I use ImDisk http://www.ltr-data.se/opencode.html , it's basically just a free and very lite disk driver, it comes with a basic control panel applet for easy configuration but also allows command line configuration which is handy for automating RAMdisk creation. For those who don't know RAM is volatile memory, and you lose all the data stored on a RAMdisk when the RAM loses power.

So my general idea was this; when the computer boots have it run a script to automatically create a RAMdisk and copy my favourite game installation files to that disk. When I later come to load that game it will load faster, essentially you're pre-caching these files at some earlier time which is convenient to you and mitigating loading times later on. It works especially well if you do not shut your PC down often, however if you regularly reboot, for example you only boot your PC to play some games, this would be much less useful as the total time to copy from Disk -> RAMdisk -> RAM is longer than just a single load from Disk -> RAM.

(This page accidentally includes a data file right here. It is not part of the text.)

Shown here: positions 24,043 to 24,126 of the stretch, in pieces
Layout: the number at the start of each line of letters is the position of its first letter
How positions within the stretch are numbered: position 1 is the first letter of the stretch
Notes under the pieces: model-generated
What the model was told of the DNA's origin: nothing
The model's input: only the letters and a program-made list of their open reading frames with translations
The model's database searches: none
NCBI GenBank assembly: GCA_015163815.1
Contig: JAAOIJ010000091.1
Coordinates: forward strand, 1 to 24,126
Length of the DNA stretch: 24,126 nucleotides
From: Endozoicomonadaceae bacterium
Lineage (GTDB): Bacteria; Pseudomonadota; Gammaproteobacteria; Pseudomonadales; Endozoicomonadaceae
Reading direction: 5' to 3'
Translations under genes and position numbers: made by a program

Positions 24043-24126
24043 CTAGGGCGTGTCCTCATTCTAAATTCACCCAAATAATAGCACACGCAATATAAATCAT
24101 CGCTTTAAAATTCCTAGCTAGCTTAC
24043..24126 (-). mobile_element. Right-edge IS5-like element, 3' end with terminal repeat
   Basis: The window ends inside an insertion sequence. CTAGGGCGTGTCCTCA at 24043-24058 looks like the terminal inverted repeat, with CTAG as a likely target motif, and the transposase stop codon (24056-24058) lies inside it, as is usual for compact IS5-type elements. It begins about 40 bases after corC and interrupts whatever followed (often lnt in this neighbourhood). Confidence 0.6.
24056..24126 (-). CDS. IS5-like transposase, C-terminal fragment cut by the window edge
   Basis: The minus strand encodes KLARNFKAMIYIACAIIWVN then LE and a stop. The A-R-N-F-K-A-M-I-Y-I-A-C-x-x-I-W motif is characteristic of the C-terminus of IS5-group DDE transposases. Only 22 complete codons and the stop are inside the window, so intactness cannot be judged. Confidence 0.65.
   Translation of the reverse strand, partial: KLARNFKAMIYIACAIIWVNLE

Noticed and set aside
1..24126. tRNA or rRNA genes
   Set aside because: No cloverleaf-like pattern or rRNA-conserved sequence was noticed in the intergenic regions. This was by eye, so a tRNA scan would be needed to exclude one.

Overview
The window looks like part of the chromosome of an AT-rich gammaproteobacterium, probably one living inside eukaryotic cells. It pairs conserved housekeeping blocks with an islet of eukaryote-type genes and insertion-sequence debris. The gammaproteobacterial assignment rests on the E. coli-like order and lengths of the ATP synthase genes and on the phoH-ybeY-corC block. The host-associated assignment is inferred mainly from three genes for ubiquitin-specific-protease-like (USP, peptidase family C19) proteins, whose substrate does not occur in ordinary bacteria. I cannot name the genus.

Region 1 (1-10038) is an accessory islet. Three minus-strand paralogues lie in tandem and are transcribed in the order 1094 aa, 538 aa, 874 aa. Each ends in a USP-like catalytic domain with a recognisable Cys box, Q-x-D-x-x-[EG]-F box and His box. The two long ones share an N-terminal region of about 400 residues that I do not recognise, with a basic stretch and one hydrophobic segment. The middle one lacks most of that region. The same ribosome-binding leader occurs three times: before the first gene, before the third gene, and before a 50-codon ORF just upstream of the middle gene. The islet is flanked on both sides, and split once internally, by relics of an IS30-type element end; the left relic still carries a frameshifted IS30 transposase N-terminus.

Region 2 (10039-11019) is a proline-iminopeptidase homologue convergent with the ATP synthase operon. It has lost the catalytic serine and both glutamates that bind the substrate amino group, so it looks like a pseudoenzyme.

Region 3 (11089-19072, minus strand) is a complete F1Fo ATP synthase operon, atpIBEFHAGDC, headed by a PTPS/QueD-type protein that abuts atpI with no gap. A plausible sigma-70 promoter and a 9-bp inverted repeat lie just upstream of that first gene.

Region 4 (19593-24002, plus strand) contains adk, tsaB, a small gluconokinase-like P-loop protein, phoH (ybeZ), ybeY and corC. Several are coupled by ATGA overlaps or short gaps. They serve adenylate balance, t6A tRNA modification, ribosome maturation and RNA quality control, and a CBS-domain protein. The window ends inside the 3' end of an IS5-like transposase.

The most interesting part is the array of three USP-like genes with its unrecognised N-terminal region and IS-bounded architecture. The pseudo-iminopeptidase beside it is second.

I created a batch file to automate this with ImDisk, if you want to test this for yourself this will help you get started:

1) Download and install ImDisk
2) Create a new script file, right click on your desktop, select "new" and select "text document", then give it the name RAMDISK.bat (make sure you have file extensions showing)
3) Right click the new batch file and click "edit"

In the batch file you want to do several things, first create the RAMDisk, you do this by calling the imdisk.exe file with various parameters to define the type and size of the disk, mine looks like this:

Code:
[b]imdisk.exe -a -t vm -o rw -s 10G -p "/fs:ntfs /q /y" -m Z:[/b]

This calls imdisk.exe
[b]-a[/b] attaches a new disk
[b]-t[/b] is the type and [b]vm[/b] means its made in virtual memory
[b]-o[/b] is the option flag and [b]rw[/b] means it's both read/write enabled
[b]-s[/b] is the size [b]10G[/b] means 10Gb, 500M would be a 500mb drive